I’m struggling with the rating for this book. It was fun and I enjoyed the characters but the writing really got it the way. I’ve read the expression, “This book could have used a good editor.” and I’ve never understood it until now. The plot was imaginative and interesting, the characters – quirky and fun, but I caught myself wishing that the book had ended long before it did. So many elements of the plot were spelled out so literally that I wanted to scream, “I get it!” Dante is the important but never present character in the book and it is obvious he’s revered by the author, Matthew Pearl. He didn’t miss a chance to glorify the man and his writing until the reader begins to tire of hearing his name. There are too many incidental characters that aren’t important to the story and they muddle the fun. I’ve been curious about Dante ever since reading Dan Brown’s Inferno but they’re both 3-star books. So “Abandon hope” if you enter this book, it’s not worth the trip.
My close friends, family and regular readers know I have a fascination with death which includes careful reading of obituaries. I don’t see it as morbid. I see it as a window into life, but be that as it may, it is no surprise that I received the book “Mobituaries”for Christmas this year. The book by Mo Rocca was just published and it is a delight to read. It really is not about obituaries, but about people and things that Rocca believes did not receive the sendoff they had coming. Some examples are dragons, Medieval science, Lawrence Welk and the station wagon.
I recommend this book for easy, fun reading. It is over three hundred pages of humor and history. I learned new information and was guided to look at old information in a different light. The book is well researched with all consulted works documented.
Mo Rocca is a correspondent for CBS Sunday Morning and host of The Henry Ford’s Innovation Nation. He is a frequent panelist on NPR and has done acting on Broadway and writing for TV including The Daily Show.
Thank you to the readers who took the Haiku challenge! You did a superb job writing your Haiku and it was fun.
Imagine if your dog could talk to you. Or even better what if he/she could write Haiku like you? One reader pointed out the book below written by Jamie Coleman. I took a look on Amazon and found it intriguing. I think it would be a good holiday gift for any dog or Haiku lover! Here’s a sample from within the pages:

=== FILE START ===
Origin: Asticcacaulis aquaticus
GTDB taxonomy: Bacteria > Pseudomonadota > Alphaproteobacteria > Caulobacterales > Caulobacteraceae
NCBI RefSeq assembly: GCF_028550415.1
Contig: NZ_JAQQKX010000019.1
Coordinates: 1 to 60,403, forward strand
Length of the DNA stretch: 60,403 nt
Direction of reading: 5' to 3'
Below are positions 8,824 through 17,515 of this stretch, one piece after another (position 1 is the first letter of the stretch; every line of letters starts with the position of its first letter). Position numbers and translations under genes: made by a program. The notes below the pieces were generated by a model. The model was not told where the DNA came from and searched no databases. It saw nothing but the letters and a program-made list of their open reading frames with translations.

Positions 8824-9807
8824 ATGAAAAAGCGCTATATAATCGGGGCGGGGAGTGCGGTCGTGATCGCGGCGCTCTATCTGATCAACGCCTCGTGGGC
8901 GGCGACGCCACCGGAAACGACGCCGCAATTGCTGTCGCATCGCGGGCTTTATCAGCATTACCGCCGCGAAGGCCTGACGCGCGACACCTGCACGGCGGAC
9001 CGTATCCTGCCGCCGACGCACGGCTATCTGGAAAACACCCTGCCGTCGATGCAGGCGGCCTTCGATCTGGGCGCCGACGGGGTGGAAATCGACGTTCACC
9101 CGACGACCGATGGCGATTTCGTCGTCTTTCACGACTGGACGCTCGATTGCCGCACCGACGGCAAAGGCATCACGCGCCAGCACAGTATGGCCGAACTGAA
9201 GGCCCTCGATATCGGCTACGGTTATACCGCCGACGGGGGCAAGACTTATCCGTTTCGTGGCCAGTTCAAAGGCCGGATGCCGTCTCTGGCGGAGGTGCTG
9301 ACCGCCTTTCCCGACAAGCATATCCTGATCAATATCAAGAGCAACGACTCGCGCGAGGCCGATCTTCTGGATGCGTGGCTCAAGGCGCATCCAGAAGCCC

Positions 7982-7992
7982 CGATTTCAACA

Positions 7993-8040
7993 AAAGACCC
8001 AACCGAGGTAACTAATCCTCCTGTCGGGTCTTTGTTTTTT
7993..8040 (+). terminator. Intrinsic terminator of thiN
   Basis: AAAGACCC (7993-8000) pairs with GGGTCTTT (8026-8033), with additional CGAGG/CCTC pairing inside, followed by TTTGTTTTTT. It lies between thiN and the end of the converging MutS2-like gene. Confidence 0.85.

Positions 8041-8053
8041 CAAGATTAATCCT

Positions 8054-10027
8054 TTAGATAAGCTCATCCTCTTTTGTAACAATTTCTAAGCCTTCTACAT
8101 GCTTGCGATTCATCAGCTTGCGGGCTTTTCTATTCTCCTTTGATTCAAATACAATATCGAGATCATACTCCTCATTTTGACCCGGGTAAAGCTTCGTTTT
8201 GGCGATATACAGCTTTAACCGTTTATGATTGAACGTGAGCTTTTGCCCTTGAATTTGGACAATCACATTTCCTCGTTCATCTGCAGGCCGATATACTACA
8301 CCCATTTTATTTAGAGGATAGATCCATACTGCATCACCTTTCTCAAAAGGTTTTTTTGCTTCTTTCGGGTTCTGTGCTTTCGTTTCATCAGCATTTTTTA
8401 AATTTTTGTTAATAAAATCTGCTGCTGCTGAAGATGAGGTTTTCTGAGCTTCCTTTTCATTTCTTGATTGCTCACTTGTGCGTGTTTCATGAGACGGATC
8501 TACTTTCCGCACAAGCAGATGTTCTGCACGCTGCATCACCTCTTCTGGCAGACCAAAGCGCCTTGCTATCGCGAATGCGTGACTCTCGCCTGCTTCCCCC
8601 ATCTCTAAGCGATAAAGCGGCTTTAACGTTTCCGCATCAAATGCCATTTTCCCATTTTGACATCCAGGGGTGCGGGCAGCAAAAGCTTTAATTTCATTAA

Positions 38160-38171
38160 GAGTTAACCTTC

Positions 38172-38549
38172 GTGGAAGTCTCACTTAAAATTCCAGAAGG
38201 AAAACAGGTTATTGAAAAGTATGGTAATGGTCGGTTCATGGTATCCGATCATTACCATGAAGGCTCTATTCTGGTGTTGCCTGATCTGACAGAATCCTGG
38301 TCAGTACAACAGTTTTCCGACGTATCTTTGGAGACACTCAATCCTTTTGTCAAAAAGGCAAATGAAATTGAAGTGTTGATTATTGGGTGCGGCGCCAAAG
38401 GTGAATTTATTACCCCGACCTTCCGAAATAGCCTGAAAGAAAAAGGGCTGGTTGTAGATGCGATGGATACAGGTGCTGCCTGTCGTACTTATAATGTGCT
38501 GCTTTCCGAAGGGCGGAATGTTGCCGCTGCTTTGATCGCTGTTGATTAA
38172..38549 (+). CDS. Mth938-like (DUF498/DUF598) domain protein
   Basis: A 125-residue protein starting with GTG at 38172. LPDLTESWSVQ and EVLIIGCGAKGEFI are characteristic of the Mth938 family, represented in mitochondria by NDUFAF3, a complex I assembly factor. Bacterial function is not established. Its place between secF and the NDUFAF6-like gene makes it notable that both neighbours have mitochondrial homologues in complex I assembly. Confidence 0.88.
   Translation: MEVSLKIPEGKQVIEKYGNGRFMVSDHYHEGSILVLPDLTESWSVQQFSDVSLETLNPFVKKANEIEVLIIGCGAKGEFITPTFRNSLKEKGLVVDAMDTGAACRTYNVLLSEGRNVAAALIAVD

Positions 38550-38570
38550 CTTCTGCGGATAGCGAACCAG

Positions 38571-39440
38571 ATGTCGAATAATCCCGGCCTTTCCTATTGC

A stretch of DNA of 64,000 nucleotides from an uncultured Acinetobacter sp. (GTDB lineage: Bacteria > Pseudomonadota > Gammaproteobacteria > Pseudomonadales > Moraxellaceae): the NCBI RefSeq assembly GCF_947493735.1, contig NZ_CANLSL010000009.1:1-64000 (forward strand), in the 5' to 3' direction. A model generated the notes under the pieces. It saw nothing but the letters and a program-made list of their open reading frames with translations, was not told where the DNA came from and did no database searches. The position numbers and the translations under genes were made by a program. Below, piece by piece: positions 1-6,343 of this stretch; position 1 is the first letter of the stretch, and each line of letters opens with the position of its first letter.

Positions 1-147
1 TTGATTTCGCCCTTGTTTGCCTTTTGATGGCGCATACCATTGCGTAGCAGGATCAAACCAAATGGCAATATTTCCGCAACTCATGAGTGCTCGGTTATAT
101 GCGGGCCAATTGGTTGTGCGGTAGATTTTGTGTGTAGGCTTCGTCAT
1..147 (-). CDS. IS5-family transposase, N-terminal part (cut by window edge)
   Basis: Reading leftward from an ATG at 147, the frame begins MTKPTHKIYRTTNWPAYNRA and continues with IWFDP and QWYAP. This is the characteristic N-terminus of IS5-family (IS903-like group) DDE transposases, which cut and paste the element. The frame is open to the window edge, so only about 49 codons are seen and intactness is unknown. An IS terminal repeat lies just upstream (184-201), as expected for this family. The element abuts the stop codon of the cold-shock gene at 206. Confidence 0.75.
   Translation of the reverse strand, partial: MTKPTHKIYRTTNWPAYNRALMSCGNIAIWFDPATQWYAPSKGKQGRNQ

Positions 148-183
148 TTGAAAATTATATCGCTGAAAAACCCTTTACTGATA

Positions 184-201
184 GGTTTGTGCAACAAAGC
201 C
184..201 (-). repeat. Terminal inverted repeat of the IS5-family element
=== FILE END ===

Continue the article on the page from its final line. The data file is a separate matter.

You may take my balls But I will lick what remains And then, dear, your face
Over this past weekend, I read a book recommended to me by a fellow blogger, Christine Goodnough. You might want to check out her blog.https://christinegoodnough.com We’ve never met, but I enjoy the posts of this prolific writer in Canada.
The book, written by Beth Day, was published in 1955 and is entitled “The Little Professor of Piney Woods.” It is about a young black man right out of college who opens a school in the deep woods of Mississippi in the early twentieth century. Laurence Jones’ obstacles were many, but he persevered and that school is still in operation today.
The story is folksy, happy, sad and at times maddening, but well worth the read if you like history and happy endings. I recommend it.
Recently I read the true story of young women who lost their health and their lives due to exposure to radium on their jobs. Several aspects of this tragedy stand out in my mind, but especially the fact that girls were hired as young as thirteen to work six days a week. Throughout the years that followed they were still referred to as “girls” no matter their ages. The radium dial companies they worked for kept important information about the dangers of radium from them and treated them as expendable. These young women had no way to know that the pretty glow that showed on their clothes, hair, and bodies was slowly poisoning them.
As they suffered tooth loss, amputations, sarcomas and extreme pain these brave women eventually fought courageously for the truth and for monetary compensation. Their suffering and their efforts resulted in workplace regulations still in place today and even safeguards in the manufacture of the atomic bomb.
I highly recommend “The Radium Girls”by Kate Moore. The story begins around 1917 and covers the WWI and WWII eras and well into the 1970s. The results of the courage of these “ghost girls” protect us all even today in the 21st Century.
“Courage, sacrifice, determination, commitment, toughness, heart, talent, guts. That’s what little girls are made of.” Bethany Hamilton